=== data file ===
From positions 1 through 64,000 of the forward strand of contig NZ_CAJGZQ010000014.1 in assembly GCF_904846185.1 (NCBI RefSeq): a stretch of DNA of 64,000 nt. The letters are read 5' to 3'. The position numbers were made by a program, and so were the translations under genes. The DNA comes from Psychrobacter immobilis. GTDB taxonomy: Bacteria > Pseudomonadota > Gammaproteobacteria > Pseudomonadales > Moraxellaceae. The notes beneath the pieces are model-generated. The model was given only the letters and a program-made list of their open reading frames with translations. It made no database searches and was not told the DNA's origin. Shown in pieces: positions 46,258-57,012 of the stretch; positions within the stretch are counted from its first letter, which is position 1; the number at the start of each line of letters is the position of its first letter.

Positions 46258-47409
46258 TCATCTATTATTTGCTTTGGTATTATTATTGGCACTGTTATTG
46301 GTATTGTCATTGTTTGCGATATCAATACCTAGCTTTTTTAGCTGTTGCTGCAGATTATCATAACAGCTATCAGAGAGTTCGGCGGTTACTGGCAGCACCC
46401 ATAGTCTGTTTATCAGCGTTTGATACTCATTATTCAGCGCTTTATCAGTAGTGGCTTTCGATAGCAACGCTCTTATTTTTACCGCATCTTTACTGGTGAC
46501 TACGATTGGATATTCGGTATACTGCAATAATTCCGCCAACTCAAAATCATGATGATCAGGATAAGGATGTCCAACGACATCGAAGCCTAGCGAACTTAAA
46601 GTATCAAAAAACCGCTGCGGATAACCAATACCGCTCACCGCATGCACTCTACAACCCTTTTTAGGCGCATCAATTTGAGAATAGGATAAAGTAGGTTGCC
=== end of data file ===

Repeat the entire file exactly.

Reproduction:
From positions 1 through 64,000 of the forward strand of contig NZ_CAJGZQ010000014.1 in assembly GCF_904846185.1 (NCBI RefSeq): a stretch of DNA of 64,000 nt. The letters are read 5' to 3'. The position numbers were made by a program, and so were the translations under genes. The DNA comes from Psychrobacter immobilis. GTDB taxonomy: Bacteria > Pseudomonadota > Gammaproteobacteria > Pseudomonadales > Moraxellaceae. The notes beneath the pieces are model-generated. The model was given only the letters and a program-made list of their open reading frames with translations. It made no database searches and was not told the DNA's origin. Shown in pieces: positions 46,258-57,012 of the stretch; positions within the stretch are counted from its first letter, which is position 1; the number at the start of each line of letters is the position of its first letter.

Positions 46258-47409
46258 TCATCTATTATTTGCTTTGGTATTATTATTGGCACTGTTATTG
46301 GTATTGTCATTGTTTGCGATATCAATACCTAGCTTTTTTAGCTGTTGCTGCAGATTATCATAACAGCTATCAGAGAGTTCGGCGGTTACTGGCAGCACCC
46401 ATAGTCTGTTTATCAGCGTTTGATACTCATTATTCAGCGCTTTATCAGTAGTGGCTTTCGATAGCAACGCTCTTATTTTTACCGCATCTTTACTGGTGAC
46501 TACGATTGGATATTCGGTATACTGCAATAATTCCGCCAACTCAAAATCATGATGATCAGGATAAGGATGTCCAACGACATCGAAGCCTAGCGAACTTAAA
46601 GTATCAAAAAACCGCTGCGGATAACCAATACCGCTCACCGCATGCACTCTACAACCCTTTTTAGGCGCATCAATTTGAGAATAGGATAAAGTAGGTTGCC